Speaking of ripples, Chris Larsen, a venture capitalist with half a dozen successful start-ups under his belt, founded OpenCoin and recently formed an alternative math-based currency called the Ripple. It is virtual, like the Bitcoin, but it doesn’t require mining and apparently its operations will be more open. Whether the Bitcoin and/or the Ripple succeed or fail, what seems indisputable is that my grandchildren’s payment transactions will not be their grandfather’s, just as mine are very different from my grandfather’s.
Regardless of the obvious potential pitfalls and the somewhat patronizingly snide comments from detractors, the possible disruptions to traditional transactions could be significant. The average of daily electronic payment transfers in the U.S. is about $5 trillion. Since the U.S. represents about one quarter of global GDP, the actual number must be between $10 and $20 trillion. Thus companies like American Express, Visa, MasterCard and Western Union have to take the threat seriously.
Certainly, the venture capitalists that Ms. Cutler interviewed are doing so. They seem to endorse the concept, as today’s international payment transactions are more complicated than, for example, sending a music track to Ecuador. There are also transaction fees. Personal information and credit card numbers are frequently hacked. Is my credit card information safer at Amazon than Bitcoins would be in a “wallet?” Is the fee charged retailers by credit card companies uncompetitive in a Bitcoin world? The VCs are betting that Bitcoin will need a more reliable “ecosystem of payment processors, exchanges, wallets and financial instruments.” But it seems they are taking the concept seriously.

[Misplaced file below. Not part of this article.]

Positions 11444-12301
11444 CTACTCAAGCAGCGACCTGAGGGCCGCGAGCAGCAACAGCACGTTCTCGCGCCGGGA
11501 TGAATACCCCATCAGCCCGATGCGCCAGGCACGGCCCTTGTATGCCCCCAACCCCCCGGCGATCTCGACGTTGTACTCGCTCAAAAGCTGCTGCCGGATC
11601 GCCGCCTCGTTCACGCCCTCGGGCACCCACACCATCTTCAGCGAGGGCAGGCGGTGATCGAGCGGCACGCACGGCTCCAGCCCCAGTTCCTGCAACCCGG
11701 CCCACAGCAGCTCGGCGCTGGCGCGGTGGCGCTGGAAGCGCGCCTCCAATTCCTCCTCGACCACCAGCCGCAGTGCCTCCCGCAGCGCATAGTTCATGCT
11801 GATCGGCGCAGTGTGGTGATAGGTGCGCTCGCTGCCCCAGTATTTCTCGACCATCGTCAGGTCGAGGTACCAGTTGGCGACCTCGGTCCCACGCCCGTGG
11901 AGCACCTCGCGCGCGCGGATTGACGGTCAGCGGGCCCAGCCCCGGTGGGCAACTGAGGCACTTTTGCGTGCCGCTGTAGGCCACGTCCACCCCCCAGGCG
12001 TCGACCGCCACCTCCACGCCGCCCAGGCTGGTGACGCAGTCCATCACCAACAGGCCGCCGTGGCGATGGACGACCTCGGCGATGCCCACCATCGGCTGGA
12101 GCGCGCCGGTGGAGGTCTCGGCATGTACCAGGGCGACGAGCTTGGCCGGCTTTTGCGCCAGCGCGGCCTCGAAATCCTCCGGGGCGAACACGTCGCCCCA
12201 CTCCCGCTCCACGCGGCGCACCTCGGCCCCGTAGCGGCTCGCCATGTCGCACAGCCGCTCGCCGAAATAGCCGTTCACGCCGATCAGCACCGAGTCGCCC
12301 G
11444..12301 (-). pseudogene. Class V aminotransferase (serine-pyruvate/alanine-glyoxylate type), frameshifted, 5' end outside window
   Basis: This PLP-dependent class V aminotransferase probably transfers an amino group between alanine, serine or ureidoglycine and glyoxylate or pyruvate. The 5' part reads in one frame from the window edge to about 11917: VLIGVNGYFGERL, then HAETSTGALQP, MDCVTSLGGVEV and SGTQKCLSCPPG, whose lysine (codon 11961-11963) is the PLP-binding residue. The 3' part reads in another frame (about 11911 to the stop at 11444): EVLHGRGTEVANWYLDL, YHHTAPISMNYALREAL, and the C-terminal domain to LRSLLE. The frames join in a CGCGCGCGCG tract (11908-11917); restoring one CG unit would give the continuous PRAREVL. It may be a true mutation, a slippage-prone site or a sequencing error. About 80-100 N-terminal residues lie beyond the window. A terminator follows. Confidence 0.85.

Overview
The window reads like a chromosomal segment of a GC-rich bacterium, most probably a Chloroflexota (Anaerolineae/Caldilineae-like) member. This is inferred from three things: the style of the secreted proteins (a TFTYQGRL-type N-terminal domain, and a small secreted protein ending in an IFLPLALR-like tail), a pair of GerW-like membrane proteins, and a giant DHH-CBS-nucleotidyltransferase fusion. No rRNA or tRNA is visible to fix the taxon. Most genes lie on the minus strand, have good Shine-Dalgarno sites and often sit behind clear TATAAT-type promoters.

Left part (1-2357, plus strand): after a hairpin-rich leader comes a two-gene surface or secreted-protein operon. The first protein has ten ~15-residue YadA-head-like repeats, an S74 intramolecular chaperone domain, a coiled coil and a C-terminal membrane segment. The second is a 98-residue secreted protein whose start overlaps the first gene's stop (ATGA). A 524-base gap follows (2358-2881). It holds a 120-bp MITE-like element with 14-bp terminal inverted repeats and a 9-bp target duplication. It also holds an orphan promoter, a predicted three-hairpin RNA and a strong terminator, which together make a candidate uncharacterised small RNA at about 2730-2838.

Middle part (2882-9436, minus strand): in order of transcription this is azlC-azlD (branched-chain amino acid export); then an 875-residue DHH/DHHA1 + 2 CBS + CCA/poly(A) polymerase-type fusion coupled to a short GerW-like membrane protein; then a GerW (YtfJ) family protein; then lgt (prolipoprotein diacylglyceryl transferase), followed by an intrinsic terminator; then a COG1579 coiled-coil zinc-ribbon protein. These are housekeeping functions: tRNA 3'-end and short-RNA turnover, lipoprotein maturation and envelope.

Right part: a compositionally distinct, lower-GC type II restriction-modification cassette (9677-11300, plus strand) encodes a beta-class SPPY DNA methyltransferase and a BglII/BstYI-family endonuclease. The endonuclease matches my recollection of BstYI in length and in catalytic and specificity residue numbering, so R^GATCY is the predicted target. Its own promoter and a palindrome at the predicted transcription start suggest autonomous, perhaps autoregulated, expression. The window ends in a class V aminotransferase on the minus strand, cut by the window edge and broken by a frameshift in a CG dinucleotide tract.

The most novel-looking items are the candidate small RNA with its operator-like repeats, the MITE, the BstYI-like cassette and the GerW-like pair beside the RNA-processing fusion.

It is the mystery that surrounds the creators of Bitcoins and the fact that buyers and sellers seemingly have no legal obligations or recourses, which may ultimately condemn Bitcoins as nothing more than the 21st Century’s version of Amsterdam’s 17th Century tulip mania. Paul Krugman has criticized their design as encouraging hoarding and thereby the risk of wild price swings. The anonymity of Bitcoin owners and the fact that transaction are difficult to track has supposedly made them attractive to pornographers, drug dealers and money launderers. However, when one first goes to buy Bitcoins, an account must be opened and either cash or a check must be deposited. Once Bitcoins have been purchased, all future transactions are untraceable. Because no one knows who is transacting, allegations that they are being used for nefarious purposes are pure speculation. Nevertheless, they have been described as being akin to passing over a paper bag filled with hundred dollar bills.
If Professor Krugman is right, and Bitcoins are hoarded, not spent, then they will never serve as a currency. If they are not readily circulated, their value will diminish. If it is true that the Winklevoss twins bought their Bitcoins last year, they may not be the “Greatest Fool,” but they are playing the game. The jury is out, but it seems obvious that payment transfers in the future will be different from what they’ve been in the past. Bitcoins may serve that function, but at this point caveat emptor appears appropriate.